Trio Charged with Defrauding Caltrans

Scheme Alleges Bribes, Bid Rigging, and Contracting Fraud United States Attorney Benjamin B. Wagner and FBI Special Agent-in-Charge Drew Pa...

Scheme Alleges Bribes, Bid Rigging, and Contracting Fraud

United States Attorney Benjamin B. Wagner and FBI Special Agent-in-Charge Drew Parenti announced that a federal grand jury indicted Clint Gregory, 48, of Sacramento, Siavash “Mike” Poursartip, 56, and Sara Shirazi, 52, both of Walnut Creek, today, charging them with bribery, bid rigging, and fraud in connection with contracts issued by the California Department of Transportation. As a result of this fraud, Caltrans is alleged to have incurred a loss of more than $1.2 million. Caltrans receives more than $2 billion in federal funds annually.

This case is the product of a joint investigation by the Federal Bureau of Investigation and the San Joaquin County District Attorney’s Office with assistance from Caltrans. Assistant United States Attorney Robin R. Taylor is prosecuting the case.

According to the indictment, Gregory was a Senior Transportation Engineer Supervisor for Caltrans District 10 in Stockton. Poursartip and Shirazi operated a company known as Infotek Associates, a California Corporation. Poursartip and Shirazi offered, and Gregory accepted, bribes of money, a Persian rug, a cellular telephone, and other gifts in exchange for being awarded “Minor B” contracts by Caltrans. “Minor B” contracts were those used by Caltrans for projects valued at less than $131,000. Gregory deposited the bribe payments into bank accounts held in the names of business entities he controlled.

The indictment also alleges that the defendants circumvented Caltrans’ competitive bidding process that requires bids from at least two certified vendors before awarding Minor B contracts. Poursartip, Shirazi, Gregory, and others, arranged for third party companies to submit straw bids for Minor B contracts, on which Infotek was bidding. Then they set the bid amount of the straw bids, and Infotek’s bids, to predetermine the “winners.” The straw companies, who performed no work, were paid a commission for their assistance, and this arrangement was not disclosed to Caltrans.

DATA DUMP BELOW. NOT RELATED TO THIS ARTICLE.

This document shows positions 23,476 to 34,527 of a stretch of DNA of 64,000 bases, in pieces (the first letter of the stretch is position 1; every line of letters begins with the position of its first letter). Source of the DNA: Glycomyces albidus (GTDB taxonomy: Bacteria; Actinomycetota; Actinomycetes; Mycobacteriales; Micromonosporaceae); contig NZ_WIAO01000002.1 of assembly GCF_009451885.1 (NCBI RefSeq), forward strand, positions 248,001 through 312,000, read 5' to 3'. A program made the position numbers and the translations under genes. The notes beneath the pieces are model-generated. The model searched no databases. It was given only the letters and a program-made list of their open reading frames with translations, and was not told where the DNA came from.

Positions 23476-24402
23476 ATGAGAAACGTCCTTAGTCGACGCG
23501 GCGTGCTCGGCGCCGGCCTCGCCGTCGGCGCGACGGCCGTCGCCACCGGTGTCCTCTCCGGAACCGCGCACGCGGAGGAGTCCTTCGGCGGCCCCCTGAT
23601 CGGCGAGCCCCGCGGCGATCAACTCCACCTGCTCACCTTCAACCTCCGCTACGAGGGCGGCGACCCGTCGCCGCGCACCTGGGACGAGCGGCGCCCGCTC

It is alleged that Poursartip submitted false and misleading invoices to Caltrans regarding the work that Infotek and the straw companies performed, and Gregory used his authority at Caltrans to approve payment of these invoices. On one occasion, Gregory requested that Infotek provide him with a fictitious invoice to conceal an unauthorized purchase of airplane parts he made using a Caltrans credit card. Shirazi prepared the invoice that Gregory submitted for reimbursement.

If convicted, the defendants face up to 20 years in prison for the mail fraud offense, up to 10 years in prison for the theft and bribery offenses, up to five years in prison for the conspiracy charge, mandatory restitution, and fines up to twice the value of the victim’s losses. The actual sentence, however, will be determined at the discretion of the court after consideration of any applicable statutory sentencing factors and the Federal Sentencing Guidelines, which take into account a number of variables.

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